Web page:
In New York State, the “carving in” of behavioral health into Medicaid managed care through Health and Recovery Plans (HARPs) and Delivery System Reform Incentive Payment (DSRIP) Program highlight the importance of integrated health care. And interventions that address the social determinants of health will be central to Value Based Payment arrangements. The SAMHSA-HRSA Center for Integrated Health Solutions (http://www.integration.samhsa.gov/) is also helping us move in the right direction, by developing resources, tools and the beginnings of an evidence base in health promotion programs for people with serious mental illness and substance use disorders.
My hope is that we can continue to build on these changes and more urgently address our overall health in addition to behavioral health. So, I reflect on this man's life and realize that I likely have another 30 years to be a part of helping to figure out how to prevent others like him from dying too soon. All the people that worked with him over the last several years, especially his family, did what they could to encourage him, but he had other interests that he generally put ahead of his health. In addition, getting him to primary and specialty care providers was always a challenge. It was a challenge because of my own bias; I was often more focused on his mental health issues than on his physical health. But it was also a challenge because the clinics were too far away and he never felt welcome and comfortable at health care clinic sites. So I wonder had we had services that could have wrapped both his mental health and physical health care in one place would he have lived a few more years? I have hope as I think that new practitioners learn and grow in environments that are tackling a person’s entire health and look forward to a time when weddings, graduations, and other happy social events, rather than funerals are what we get to witness.
Helping Families in Mental Health Crisis Act of 2015 Passes House
By Jamin R. Sewell
Counsel & Managing Director for Policy and Advocacy
On July 6, the House passed the Helping Families in Mental Health Crisis Act (H.R. 2646) by 422-2.
The bill - originally introduced three years ago by Reps. Tim Murphy (R-Pa.) and Eddie Bernice Johnson (D-Texas) in the aftermath of the 2012 Newtown tragedy reflected the frustration of many who know we can and should do better when it comes to people with serious mental illnesses.
Helping Families in Mental Health Crisis Act has the following provisions:
- Creates the position of Assistant Secretary for Mental Health and Substance Use Disorders to take over the responsibilities of the Administrator of the Substance Abuse and Mental Health Services Administration (SAMHSA).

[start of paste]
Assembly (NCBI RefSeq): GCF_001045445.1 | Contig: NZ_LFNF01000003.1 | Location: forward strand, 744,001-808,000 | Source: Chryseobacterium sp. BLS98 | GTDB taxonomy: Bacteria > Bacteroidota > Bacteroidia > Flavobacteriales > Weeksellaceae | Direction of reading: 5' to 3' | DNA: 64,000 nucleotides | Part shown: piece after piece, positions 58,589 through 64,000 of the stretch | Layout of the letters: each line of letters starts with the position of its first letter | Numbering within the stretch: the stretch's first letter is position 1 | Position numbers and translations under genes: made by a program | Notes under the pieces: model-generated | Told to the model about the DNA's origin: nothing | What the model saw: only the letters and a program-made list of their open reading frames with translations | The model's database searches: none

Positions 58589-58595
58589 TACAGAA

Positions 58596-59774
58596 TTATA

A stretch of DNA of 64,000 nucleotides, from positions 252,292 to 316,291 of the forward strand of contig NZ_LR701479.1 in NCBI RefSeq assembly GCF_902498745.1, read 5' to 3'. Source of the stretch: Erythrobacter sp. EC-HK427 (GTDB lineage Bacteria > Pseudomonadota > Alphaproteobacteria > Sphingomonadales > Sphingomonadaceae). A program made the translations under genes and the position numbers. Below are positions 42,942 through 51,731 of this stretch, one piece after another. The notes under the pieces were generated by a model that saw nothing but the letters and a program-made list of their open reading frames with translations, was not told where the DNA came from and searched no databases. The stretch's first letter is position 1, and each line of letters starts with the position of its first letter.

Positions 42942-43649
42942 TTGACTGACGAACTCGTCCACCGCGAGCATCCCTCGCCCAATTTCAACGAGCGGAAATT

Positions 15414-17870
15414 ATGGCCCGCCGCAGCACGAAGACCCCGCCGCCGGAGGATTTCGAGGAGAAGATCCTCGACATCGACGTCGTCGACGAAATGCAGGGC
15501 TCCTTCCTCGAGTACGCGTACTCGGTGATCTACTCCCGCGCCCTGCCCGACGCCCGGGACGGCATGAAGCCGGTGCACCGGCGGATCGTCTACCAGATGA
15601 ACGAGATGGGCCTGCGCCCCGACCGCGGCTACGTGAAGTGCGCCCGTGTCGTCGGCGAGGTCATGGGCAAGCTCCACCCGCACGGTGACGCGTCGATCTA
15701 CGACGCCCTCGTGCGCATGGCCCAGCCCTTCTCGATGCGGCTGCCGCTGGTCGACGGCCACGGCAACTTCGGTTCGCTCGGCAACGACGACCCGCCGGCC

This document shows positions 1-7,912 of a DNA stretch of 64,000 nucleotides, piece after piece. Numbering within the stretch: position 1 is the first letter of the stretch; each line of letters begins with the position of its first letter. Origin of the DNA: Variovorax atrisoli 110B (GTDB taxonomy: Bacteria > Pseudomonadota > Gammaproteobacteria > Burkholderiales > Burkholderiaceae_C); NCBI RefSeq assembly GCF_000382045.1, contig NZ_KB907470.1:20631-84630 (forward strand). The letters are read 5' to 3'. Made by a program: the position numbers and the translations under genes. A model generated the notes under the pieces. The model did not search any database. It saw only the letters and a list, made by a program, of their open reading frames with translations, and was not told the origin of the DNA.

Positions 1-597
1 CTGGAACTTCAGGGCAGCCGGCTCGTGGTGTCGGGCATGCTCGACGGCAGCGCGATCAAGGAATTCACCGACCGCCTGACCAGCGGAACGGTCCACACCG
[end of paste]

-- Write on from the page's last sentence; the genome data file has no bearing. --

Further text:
- SAMHSA must establish the National Mental Health Policy Laboratory and the Interagency Serious Mental Illness Coordinating Committee.
- Amends the Public Health Service Act to require the National Institute of Mental Health to translate evidence-based interventions and the best available science into systems of care.
- Increases workforce capacity by allowing nurse practitioners and physician assistants to prescribe medications that assist with treatment.
- Pediatric mental health subspecialists are eligible for National Health Service Corps programs.
- An underserved population of children or a site for training in child psychiatry can be designated as a health professional shortage area.
- The protected health information of an individual with a serious mental illness may be disclosed to a caregiver under certain conditions.
- Amends the Medicaid law to conditionally expand coverage of mental health services.
- Medicare's 190-day lifetime limit on inpatient psychiatric hospital services would be eliminated.
- Health information technology activities and incentives are expanded to include certain mental health and substance abuse professionals and facilities.
The bill has undergone substantial revisions in attempt to balance the privacy rights of consumers/clients and the desire of families to have more tools to bring their loved ones to treatment.
While not perfect, the legislation is a positive step in the right direction for the behavioral health sector and the people we serve. In order to confront the primary barrier to care– insufficient treatment capacity—the Senate needs to include elements of The Excellence in Mental Health Act and the Mental Health First Aid Act as it considers the Helping Families in Mental Health Crisis Act.
The Coalition joins the National Council in its conclusion that the Helping Families in Mental Health Crisis is important progress and joins the call for more comprehensive behavioral health access.
We invite you to continue reading the other news items from the Coalition this month.